We’re exploring the unique ways various countries celebrate their versions of Thanksgiving. As we know in the U.S., Thanksgiving is synonymous with turkey, family reunions, and football. Rooted in historical harvest festivals, it’s a day for gratitude, marked by lavish meals and the famous Macy’s parade. Let’s tour Thanksgivings around the World!


Celebrated on the second Monday in October, Canadian Thanksgiving aligns with the European tradition of harvest festivals. The holiday includes similar foods to the American Thanksgiving but often features regional dishes like salmon or butter tarts. It’s a time for Canadians to give thanks for the bountiful harvest and to enjoy the spectacular fall colors that adorn the country.


In Grenada, Thanksgiving Day is observed on October 25th, commemorating the anniversary of the 1983 U.S. military intervention. It’s a national holiday marked by formal ceremonies, parades, and cultural events. The Grenadian Thanksgiving table often features local delicacies like oil down, a flavorful stew made with breadfruit, salted meat, and coconut milk.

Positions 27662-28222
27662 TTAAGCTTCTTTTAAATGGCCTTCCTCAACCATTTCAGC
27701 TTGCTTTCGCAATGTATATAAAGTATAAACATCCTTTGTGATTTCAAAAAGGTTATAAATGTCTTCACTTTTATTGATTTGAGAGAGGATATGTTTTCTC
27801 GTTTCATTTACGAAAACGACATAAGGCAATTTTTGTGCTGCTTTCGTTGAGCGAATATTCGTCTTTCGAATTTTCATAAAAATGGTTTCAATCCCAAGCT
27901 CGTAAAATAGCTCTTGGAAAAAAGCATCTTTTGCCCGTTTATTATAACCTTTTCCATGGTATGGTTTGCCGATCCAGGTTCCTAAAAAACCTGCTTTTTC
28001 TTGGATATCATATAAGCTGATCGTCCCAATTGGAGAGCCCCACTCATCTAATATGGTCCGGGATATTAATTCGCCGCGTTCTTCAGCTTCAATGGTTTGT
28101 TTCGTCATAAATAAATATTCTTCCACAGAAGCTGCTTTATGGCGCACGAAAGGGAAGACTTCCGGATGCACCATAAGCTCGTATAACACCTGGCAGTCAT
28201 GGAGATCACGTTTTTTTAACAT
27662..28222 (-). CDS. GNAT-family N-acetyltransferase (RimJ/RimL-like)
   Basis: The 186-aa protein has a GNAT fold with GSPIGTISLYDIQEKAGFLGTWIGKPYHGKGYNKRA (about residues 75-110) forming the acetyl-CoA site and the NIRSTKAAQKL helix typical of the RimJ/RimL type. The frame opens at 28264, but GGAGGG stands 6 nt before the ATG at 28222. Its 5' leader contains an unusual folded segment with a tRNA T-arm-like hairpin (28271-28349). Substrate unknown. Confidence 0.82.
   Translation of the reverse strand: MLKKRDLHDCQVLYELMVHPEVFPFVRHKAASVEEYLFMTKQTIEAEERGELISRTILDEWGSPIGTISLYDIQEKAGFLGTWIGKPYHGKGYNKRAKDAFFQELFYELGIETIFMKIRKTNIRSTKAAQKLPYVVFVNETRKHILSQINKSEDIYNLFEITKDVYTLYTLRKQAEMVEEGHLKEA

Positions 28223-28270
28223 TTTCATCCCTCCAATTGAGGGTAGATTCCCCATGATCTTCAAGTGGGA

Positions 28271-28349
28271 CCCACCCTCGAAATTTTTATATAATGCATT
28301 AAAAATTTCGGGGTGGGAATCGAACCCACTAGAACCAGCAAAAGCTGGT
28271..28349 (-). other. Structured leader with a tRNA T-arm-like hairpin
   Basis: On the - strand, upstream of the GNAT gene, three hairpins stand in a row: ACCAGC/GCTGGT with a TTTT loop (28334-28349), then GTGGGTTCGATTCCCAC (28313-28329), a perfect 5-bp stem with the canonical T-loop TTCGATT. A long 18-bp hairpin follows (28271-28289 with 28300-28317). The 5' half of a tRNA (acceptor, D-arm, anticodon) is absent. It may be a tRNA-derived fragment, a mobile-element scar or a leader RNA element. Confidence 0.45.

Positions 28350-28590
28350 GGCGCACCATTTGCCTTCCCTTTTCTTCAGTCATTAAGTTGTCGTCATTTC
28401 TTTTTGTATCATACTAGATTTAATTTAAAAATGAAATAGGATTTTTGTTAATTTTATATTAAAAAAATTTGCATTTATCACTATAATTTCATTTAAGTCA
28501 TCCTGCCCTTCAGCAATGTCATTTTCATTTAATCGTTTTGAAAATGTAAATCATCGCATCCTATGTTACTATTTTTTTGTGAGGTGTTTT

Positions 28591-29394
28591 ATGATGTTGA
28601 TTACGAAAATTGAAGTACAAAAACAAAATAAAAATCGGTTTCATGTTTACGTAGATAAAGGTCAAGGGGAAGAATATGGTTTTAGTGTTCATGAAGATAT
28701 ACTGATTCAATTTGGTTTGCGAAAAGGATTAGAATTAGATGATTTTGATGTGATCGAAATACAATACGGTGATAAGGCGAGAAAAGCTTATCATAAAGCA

Erntedankfest, the German version of Thanksgiving, is celebrated predominantly in rural areas on the first Sunday of October. The festival includes church services, parades, and music, with a focus on giving thanks for the year’s harvest. The celebration often includes the crowning of a harvest queen, and food plays a significant role, with a spread of autumnal produce and regional specialties.


Kinrō Kansha no Hi, or Labor Thanksgiving Day, celebrated on November 23rd, is a national holiday in Japan. It originated from ancient harvest festival rituals. Today, it is more about celebrating labor, production, and thanking one another for their work throughout the year. It is marked by labor organization-led festivities and children creating crafts and gifts for local police officers.


While the U.S. and Canada are most famous for their Thanksgiving celebrations, it’s clear that the spirit of gratitude and harvest is a global affair. Each country adds its unique flavor to this tradition of thankfulness, creating a beautiful example of cultural diversity and unity.

As we indulge in our local or travel-inspired Thanksgiving feasts, let’s remember the universal sentiment behind this day – gratitude for the bounties and blessings of life, a sentiment that knows no borders. Happy travels and happy Thanksgiving, wherever you may be celebrating!

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